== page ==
How can the European Union become more attractive for talented professionals looking for job opportunities worldwide? Can EU-level action support employers, private and public stakeholders in each Member State to better leverage international recruitment into the Single Market? This report presents a new overview of the obstacles that continue to hamper the attraction and recruitment of skills from outside Europe, and discusses the role of both public and private initiatives to help overcome these barriers. It provides a comparative analysis of the Expression of Interest (EoI) system of migration management as implemented in Australia, Canada and New Zealand, and assesses its potential to address the needs of the European labour migration system. The report presents several options and variants for adapting the EoI, step by step and EU-wide, and examines their feasibility, constraints and advantages.
  • 8-février-2019

    Français

    Trouver ses marques 2018 - Les indicateurs de l'intégration des immigrés

    Cette publication réalisée conjointement par l’OCDE et la Commission européenne présente une comparaison internationale exhaustive de l'intégration des immigrés et de leurs enfants entre tous les pays de l’UE, de l’OCDE ainsi que de certains pays du G20, au travers de 74 indicateurs d'intégration organisés autour de trois grands thèmes : marché du travail et compétences, conditions de vie, engagement civique et intégration sociale. Pour mettre la comparaison dans son contexte, un chapitre est aussi consacré aux caractéristiques des populations immigrées et des ménages immigrés. Trois chapitres spéciaux sont enfin consacrés aux différences par genre; aux jeunes d’origine immigrée et aux ressortissants de pays tiers dans l’Union européenne.
  • 28-January-2019

    English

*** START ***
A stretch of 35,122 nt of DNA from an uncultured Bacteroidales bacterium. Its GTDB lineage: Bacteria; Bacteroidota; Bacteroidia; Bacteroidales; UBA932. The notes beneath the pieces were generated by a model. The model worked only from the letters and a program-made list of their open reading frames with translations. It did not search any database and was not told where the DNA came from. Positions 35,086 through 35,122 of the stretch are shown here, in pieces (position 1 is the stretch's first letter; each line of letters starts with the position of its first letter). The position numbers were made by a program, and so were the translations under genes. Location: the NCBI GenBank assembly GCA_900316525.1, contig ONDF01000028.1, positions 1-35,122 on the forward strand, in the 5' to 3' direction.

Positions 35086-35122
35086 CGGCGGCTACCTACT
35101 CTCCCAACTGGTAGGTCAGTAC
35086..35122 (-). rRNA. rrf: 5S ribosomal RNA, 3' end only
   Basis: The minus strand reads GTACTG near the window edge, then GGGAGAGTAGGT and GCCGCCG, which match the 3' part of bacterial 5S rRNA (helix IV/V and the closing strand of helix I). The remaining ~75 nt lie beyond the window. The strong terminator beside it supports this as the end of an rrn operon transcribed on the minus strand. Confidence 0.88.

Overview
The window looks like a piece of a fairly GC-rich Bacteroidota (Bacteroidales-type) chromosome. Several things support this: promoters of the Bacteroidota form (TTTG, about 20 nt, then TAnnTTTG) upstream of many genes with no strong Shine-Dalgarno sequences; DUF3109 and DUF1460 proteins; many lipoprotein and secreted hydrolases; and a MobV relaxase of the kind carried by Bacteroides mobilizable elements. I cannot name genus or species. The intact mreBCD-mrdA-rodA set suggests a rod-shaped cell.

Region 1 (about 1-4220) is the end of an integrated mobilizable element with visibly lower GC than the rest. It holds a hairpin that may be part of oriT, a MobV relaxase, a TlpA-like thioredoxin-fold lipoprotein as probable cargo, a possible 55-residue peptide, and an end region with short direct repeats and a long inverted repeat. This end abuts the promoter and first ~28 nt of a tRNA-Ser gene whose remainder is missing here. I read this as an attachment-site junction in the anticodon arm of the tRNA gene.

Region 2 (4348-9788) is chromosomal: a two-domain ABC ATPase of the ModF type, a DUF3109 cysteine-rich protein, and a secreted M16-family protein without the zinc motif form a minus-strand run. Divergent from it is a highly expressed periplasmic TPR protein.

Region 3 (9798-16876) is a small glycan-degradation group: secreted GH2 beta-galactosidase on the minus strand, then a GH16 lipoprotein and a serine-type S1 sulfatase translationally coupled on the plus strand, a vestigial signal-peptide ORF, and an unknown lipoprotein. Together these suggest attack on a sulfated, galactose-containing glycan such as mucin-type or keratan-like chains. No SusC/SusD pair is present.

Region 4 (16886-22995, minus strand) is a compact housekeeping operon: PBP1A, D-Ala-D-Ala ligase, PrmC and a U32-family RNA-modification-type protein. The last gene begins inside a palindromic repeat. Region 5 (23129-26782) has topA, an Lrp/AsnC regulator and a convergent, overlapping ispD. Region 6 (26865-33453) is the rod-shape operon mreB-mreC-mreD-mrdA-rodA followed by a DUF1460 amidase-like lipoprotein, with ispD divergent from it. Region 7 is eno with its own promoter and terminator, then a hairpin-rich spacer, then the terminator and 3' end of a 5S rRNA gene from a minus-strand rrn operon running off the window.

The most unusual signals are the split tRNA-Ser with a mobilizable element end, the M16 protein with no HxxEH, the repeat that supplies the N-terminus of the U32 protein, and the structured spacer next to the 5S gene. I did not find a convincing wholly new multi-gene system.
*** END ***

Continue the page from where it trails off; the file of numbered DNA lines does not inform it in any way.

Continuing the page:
Korea should adapt its migration programmes to ensure continued success in the face of expected challenges

    Korea should adjust the categories and rules of its different labour migration programmes to better match labour migration to short-term and structural labour needs, according to a new OECD report.

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  • 28-January-2019

    Korean, PDF, 3,734kb

    Recruiting immigrant workers: Korea, Executive summary in Korean

    Executive summary in Korean

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  • 28-January-2019

    English

    Recruiting Immigrant Workers: Korea 2019

    The Korean labour migration system has expanded since the mid-2000s, primarily in the admission of temporary foreign workers for less skilled jobs. Its temporary labour programme, addressed largely at SMEs in manufacturing and based on bilateral agreements with origin countries, has become the largest such programme in the OECD.  Structural changes in the labour force, with a rapidly shrinking and highly educated youth population, keep the underlying demand for this programme strong. Yet skills levels of workers are increasing, and there is interest in increasing Korea's share in global talent mobility, including international students and innovative entrepreneurs. This book addresses the question of how to ensure that international recruitment can help meet urgent needs in the labour market which cannot be met locally, and how the temporary labour migration programme - and other migration streams - can evolve to ensure that Korea meets its policy objectives. This review first examines the characteristics of the Korean labour market and main challenges where labour migration can help address demand. Following a discussion of various programmes and procedures, the review assesses how labour migration is playing a role in different sectors and how programme governance could be improved. It then explores the channels for high-skilled migrants and how these could be improved in light of international experience.